Near-Unanimous Congress Federalizes Trade Secret Protection
Business owners should be aware that the federal government, for the first time in over half a century, made an important stride to protecting trade secrets in the federal courts. In an era of bi-partisan bickering, the Defend Trade Secrets Act of 2016 (“DTSA”) has cleared congress on almost unanimous votes and is expected to be signed into law by President Obama. On April 4, 2016, the Senate voted unanimously and, yesterday, the House of Representatives voted 410-2 to pass the DTSA.
Employers will be able to utilize federal courts and new remedies to protect themselves against the theft of trade secrets and illegal competition. Of import to those doing business internationally and in other jurisdictions, the DTSA should have the effect of unifying trade secret laws across the country creating more efficiencies for business owners. However, the DTSA does not, at this point, expressly preempt state trade secret protection, so persons seeking to protect trade secrets will have a choice of venue in the future and, under the DTSA, a federal three-year statute of limitations to commence an action, which is the same as California’s statute.
DTSA provides a distinguishing tool, not expressly available in California or many states, for the recapture of stolen trade secrets early in a case without a hearing. DTSA allows a plaintiff, on an ex parte basis, to obtain an order seizing a defendant’s “property necessary to prevent the dissemination of the trade secret that is the subject of the action.” In other words, it is expected that plaintiffs will seek orders compelling the seizure of not only stolen trade secret materials but computers, servers and other media upon which the trade secret information rests. A seizure order requires a significant showing by a plaintiff but may issue without a hearing. The application must provide the court with evidence including a balancing of harms that favors the applicant, demonstrating a likelihood of success and a specific and particular description of the object or objects to be seized. The court’s order must make the “narrowest seizure of property necessary,” minimize impact on third parties and cause the least disruption to the business of the defendant. A bond must be provided, and later, if it turns out that the seizure was in error, the bond secures a source of recovery for the defendant. In addition, a hearing is scheduled within seven days after the seizure. Materials that are seized are held by the court pending that hearing and may not be copied or accessed by any party pending the hearing. And, while this tool sounds helpful and promising, be aware that DTSA provides a new cause of action against a plaintiff for a wrongful seizure.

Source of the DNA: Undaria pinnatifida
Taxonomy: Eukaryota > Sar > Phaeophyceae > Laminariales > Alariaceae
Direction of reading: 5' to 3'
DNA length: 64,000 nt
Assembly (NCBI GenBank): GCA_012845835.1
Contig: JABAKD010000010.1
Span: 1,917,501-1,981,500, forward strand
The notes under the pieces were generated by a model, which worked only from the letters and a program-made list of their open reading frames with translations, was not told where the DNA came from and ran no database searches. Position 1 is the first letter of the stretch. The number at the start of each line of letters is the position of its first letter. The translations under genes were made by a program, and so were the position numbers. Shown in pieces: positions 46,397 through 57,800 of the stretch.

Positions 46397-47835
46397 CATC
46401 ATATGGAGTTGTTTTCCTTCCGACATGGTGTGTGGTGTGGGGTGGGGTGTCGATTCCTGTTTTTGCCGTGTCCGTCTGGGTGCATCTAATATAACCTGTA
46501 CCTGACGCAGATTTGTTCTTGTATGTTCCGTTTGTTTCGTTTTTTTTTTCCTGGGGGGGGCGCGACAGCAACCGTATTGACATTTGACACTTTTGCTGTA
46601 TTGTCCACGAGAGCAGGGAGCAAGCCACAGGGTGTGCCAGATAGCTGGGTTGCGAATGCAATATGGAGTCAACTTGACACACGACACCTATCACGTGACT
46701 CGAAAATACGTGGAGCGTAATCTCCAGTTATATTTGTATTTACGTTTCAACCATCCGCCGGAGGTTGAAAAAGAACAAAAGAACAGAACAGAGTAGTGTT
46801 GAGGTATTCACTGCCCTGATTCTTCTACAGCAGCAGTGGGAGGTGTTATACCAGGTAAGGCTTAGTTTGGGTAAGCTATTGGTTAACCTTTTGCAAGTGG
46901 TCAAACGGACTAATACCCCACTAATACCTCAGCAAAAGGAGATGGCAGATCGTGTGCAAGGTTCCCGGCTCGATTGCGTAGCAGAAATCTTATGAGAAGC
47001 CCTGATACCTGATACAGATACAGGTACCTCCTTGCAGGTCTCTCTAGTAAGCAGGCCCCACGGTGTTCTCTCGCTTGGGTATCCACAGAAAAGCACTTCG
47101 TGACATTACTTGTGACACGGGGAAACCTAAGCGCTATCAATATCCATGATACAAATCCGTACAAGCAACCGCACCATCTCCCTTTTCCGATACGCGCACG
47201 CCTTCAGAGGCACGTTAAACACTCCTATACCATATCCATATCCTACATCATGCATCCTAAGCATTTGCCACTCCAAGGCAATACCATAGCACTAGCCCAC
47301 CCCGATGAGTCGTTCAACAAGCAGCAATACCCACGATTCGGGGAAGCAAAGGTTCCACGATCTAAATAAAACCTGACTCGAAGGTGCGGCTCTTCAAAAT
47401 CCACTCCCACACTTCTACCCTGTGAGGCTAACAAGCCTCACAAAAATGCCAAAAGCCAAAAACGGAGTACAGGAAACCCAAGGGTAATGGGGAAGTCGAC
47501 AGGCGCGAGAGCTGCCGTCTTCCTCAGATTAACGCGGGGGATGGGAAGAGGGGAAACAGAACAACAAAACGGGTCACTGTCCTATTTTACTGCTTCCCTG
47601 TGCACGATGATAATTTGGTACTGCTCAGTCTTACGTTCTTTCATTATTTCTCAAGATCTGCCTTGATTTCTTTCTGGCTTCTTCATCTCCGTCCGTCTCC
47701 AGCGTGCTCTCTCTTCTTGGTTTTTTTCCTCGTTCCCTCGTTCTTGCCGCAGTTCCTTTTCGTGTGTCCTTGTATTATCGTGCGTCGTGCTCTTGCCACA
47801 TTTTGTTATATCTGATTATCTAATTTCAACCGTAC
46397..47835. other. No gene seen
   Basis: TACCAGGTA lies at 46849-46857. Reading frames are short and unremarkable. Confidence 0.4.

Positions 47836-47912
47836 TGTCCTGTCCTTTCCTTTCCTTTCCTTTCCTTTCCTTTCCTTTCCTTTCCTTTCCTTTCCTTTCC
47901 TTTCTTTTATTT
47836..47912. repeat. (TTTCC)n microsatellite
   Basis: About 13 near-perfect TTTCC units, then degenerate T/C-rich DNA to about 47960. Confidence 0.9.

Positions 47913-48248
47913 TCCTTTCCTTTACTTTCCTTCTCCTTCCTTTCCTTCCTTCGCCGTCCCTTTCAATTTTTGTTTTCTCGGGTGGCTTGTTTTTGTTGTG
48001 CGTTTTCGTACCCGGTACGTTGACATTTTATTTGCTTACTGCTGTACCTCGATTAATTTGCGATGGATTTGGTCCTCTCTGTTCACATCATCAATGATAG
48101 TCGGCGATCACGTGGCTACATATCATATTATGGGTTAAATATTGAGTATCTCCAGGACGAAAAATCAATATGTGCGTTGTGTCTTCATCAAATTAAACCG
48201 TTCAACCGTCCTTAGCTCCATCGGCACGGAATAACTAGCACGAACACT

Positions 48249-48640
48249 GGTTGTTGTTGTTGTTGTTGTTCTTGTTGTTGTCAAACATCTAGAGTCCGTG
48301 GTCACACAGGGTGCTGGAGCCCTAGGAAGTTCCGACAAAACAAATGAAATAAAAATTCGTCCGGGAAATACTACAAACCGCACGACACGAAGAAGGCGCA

DTSA’s other remedies are similar to many remedies available under California and other state laws, and include injunctive relief, damages measured by the actual loss of the trade secret, unjust enrichment and/or imposition of a royalty. Also, double damages and attorneys’ fees may be awarded where the trade secret was willfully and maliciously misappropriated. And, attorneys’ fees may be awarded to any party that makes or defends a claim of misappropriation in bad faith. While it is unknown how the federal courts will react to the new tools, all in all, DTSA will provide a new approach to trade secret litigation and a federal court as a forum in such cases.